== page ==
Ghostbusters: Afterlife is a follow-up to the Ghostbusters movies of the 1980s, directed by Ivan Reitman (who has a producer credit on this film). This new installment is directed by his son, Jason Reitman.
You might expect Ghostbusters: Afterlife to have a similar tone to the first movie, but it's completely different. Not to say that's a bad thing. It's an original movie with an original premise and it's incredibly entertaining.
At the beginning of the film, Egon Spengler is living on a remote farm outside the small town of Summerville, Oklahoma, where he moved many years ago for reasons unknown. When he dies, his daughter Callie (Carrie Coon), who never met her father, reluctantly moves with her two kids to the farm when she's evicted from her home.
Her son, Trevor (Finn Wolfhard), 15, is downright grumpy about moving out to the country, while his younger sister, 12-year-old Phoebe (Mckenna Grace), takes things in stride. She's a science nerd and the brains of the family.
This is really Phoebe's story. Mckenna Grace carries the movie like the experienced actor she is, in spite of her young age. Phoebe discovers some of her grandfather’s ghost hunting paraphernalia, including the nuclear-powered zapper and a ghost trap.
Trevor has a smaller storyline, in which he develops a crush on a girl in Summerville. He finds his grandfather's dusty old Ecto-1 Cadillac under a tarp in the barn, not knowing what Phoebe has already found. He just wants to get it in running order so he can have wheels to get around in, but it turns out to be handy when Phoebe is in full ghostbusting mode later in the movie.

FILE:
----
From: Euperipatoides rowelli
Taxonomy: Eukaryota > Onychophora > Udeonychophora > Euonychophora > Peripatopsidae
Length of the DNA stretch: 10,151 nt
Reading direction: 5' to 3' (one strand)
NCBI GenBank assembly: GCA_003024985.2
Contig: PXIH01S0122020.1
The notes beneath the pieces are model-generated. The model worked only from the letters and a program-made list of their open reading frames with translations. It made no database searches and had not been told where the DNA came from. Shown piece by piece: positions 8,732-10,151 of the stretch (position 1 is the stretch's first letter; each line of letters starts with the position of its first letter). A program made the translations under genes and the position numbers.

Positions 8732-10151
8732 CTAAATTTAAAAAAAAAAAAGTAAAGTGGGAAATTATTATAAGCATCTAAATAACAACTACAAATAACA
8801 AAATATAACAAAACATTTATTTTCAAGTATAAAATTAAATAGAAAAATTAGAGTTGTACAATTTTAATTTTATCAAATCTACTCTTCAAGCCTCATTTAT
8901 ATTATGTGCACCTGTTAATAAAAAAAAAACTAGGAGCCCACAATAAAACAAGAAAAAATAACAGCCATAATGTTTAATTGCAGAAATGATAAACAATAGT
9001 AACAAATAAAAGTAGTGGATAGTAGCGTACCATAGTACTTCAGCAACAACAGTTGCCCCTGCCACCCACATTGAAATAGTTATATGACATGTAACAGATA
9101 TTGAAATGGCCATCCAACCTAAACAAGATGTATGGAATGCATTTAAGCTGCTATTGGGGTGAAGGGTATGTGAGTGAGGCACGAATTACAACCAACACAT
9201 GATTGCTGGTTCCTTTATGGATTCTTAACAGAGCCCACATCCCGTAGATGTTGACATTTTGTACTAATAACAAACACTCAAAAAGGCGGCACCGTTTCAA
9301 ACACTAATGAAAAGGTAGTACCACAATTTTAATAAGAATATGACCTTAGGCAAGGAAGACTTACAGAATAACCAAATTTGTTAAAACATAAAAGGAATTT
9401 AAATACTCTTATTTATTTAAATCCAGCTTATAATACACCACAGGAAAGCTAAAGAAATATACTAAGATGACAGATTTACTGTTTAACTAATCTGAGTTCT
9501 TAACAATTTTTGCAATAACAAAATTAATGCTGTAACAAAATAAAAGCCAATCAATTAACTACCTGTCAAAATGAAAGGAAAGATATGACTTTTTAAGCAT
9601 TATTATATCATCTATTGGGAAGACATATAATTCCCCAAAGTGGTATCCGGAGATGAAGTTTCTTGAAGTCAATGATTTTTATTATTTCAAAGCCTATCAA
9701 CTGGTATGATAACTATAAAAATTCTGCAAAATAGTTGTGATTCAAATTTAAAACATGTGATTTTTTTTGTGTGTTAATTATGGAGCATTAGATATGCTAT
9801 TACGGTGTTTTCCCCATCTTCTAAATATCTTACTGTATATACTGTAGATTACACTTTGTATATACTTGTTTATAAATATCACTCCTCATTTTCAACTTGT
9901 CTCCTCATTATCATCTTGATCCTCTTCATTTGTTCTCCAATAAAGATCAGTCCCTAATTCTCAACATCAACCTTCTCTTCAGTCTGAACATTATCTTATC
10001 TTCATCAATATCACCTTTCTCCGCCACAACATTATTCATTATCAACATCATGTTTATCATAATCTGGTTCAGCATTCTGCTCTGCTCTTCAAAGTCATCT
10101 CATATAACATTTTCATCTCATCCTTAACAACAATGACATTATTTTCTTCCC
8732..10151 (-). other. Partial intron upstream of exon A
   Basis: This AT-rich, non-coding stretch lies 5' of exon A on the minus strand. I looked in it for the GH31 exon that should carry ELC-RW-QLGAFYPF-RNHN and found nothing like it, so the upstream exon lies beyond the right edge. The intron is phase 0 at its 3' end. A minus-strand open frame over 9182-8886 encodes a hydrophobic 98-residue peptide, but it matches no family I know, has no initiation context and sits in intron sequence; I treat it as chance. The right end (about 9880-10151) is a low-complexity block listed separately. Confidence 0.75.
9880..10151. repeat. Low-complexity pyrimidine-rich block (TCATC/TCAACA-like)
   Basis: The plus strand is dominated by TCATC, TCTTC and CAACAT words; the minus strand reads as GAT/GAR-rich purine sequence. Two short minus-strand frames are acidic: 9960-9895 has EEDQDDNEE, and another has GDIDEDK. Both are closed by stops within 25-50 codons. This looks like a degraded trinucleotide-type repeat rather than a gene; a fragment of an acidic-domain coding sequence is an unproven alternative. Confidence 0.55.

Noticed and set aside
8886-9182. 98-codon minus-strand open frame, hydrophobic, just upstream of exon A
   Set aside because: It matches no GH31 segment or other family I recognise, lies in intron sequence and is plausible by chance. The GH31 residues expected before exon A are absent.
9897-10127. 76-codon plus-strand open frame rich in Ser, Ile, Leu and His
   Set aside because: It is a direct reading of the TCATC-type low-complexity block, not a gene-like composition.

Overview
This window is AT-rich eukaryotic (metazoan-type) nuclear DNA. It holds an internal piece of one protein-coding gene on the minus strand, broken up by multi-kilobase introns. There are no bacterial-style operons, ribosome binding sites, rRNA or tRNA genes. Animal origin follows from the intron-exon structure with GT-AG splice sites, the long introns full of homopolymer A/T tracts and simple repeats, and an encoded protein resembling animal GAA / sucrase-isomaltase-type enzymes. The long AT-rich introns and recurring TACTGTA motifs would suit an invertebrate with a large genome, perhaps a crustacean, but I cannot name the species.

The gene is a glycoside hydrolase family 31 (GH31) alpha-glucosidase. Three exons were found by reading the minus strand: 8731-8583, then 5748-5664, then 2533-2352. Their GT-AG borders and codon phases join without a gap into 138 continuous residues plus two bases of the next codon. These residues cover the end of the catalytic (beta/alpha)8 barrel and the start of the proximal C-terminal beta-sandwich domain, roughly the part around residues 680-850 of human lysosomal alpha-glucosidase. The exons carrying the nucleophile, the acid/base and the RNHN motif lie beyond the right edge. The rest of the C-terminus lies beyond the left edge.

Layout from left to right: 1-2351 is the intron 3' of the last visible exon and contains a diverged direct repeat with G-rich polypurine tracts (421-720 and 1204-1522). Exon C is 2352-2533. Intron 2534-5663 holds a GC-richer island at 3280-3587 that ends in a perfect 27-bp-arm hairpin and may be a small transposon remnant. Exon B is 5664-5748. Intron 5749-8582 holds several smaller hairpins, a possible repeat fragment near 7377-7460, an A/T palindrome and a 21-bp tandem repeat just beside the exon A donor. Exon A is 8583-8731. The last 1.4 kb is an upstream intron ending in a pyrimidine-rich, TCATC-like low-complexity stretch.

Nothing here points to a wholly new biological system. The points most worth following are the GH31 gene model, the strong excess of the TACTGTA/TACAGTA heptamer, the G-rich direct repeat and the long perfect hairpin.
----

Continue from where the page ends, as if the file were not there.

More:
Possibly due to her father's absence in her childhood, Callie doesn't pay much attention to her children. She shows a little more interest when Phoebe's summer school teacher, Mr. Grooberson (Paul Rudd) drives Phoebe and her friend Podcast (Logan Kim) home from school, after they show him the ghost trap.
Phoebe gets most of the funny lines, although Paul Rudd infuses humor into his lines as well, but this isn't the laugh fest that the original was. Without the comedy team that made up the original Ghostbusters, it takes on a more serious tone.
However, there are cute moments, such as when Grooberson discovers tiny Stay-Puft marshmallow men popping out of marshmallow bags in Walmart, then running rampant.
Phoebe and Trevor, who don't seem to be close, finally team up when it becomes clear that evil is about to be unleashed on Summerville.
Young audiences will enjoy Ghostbusters: Afterlife as an action/thriller with plenty of adventure and enough laughs to make it fun. Older and more nostalgic viewers will appreciate the nods to the original, and there are many, including cameos from several original cast members. Make sure to stay during the credits for two extra scenes, including one with Sigourney Weaver, who isn't seen in the movie until that point.
4 out of 5 stars.